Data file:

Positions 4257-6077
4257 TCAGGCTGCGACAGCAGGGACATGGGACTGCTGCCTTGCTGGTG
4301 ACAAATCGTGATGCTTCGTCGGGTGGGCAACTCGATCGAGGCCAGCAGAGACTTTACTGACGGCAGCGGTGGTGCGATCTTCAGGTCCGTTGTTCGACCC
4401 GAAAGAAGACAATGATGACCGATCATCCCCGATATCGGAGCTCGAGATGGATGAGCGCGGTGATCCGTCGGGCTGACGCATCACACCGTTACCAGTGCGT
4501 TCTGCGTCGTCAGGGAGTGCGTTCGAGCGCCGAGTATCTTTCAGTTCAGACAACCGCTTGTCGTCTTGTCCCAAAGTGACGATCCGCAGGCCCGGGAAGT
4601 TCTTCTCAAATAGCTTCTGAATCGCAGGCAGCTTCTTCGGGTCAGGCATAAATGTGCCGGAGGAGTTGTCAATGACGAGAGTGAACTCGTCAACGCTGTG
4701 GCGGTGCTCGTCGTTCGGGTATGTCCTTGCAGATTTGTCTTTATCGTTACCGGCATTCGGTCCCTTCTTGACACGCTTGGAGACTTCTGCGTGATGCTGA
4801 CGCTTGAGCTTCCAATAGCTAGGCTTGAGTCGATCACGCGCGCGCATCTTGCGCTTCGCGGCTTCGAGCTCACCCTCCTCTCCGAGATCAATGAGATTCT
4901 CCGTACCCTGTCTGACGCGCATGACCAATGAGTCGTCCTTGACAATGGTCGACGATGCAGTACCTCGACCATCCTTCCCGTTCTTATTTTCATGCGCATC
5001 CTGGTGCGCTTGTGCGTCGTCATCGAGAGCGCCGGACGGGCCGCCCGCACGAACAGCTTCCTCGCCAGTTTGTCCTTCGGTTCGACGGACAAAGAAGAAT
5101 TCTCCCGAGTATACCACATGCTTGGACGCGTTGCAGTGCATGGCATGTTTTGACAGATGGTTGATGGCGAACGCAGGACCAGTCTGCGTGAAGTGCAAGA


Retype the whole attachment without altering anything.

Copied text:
Positions 4257-6077
4257 TCAGGCTGCGACAGCAGGGACATGGGACTGCTGCCTTGCTGGTG
4301 ACAAATCGTGATGCTTCGTCGGGTGGGCAACTCGATCGAGGCCAGCAGAGACTTTACTGACGGCAGCGGTGGTGCGATCTTCAGGTCCGTTGTTCGACCC
4401 GAAAGAAGACAATGATGACCGATCATCCCCGATATCGGAGCTCGAGATGGATGAGCGCGGTGATCCGTCGGGCTGACGCATCACACCGTTACCAGTGCGT
4501 TCTGCGTCGTCAGGGAGTGCGTTCGAGCGCCGAGTATCTTTCAGTTCAGACAACCGCTTGTCGTCTTGTCCCAAAGTGACGATCCGCAGGCCCGGGAAGT
4601 TCTTCTCAAATAGCTTCTGAATCGCAGGCAGCTTCTTCGGGTCAGGCATAAATGTGCCGGAGGAGTTGTCAATGACGAGAGTGAACTCGTCAACGCTGTG
4701 GCGGTGCTCGTCGTTCGGGTATGTCCTTGCAGATTTGTCTTTATCGTTACCGGCATTCGGTCCCTTCTTGACACGCTTGGAGACTTCTGCGTGATGCTGA
4801 CGCTTGAGCTTCCAATAGCTAGGCTTGAGTCGATCACGCGCGCGCATCTTGCGCTTCGCGGCTTCGAGCTCACCCTCCTCTCCGAGATCAATGAGATTCT
4901 CCGTACCCTGTCTGACGCGCATGACCAATGAGTCGTCCTTGACAATGGTCGACGATGCAGTACCTCGACCATCCTTCCCGTTCTTATTTTCATGCGCATC
5001 CTGGTGCGCTTGTGCGTCGTCATCGAGAGCGCCGGACGGGCCGCCCGCACGAACAGCTTCCTCGCCAGTTTGTCCTTCGGTTCGACGGACAAAGAAGAAT
5101 TCTCCCGAGTATACCACATGCTTGGACGCGTTGCAGTGCATGGCATGTTTTGACAGATGGTTGATGGCGAACGCAGGACCAGTCTGCGTGAAGTGCAAGA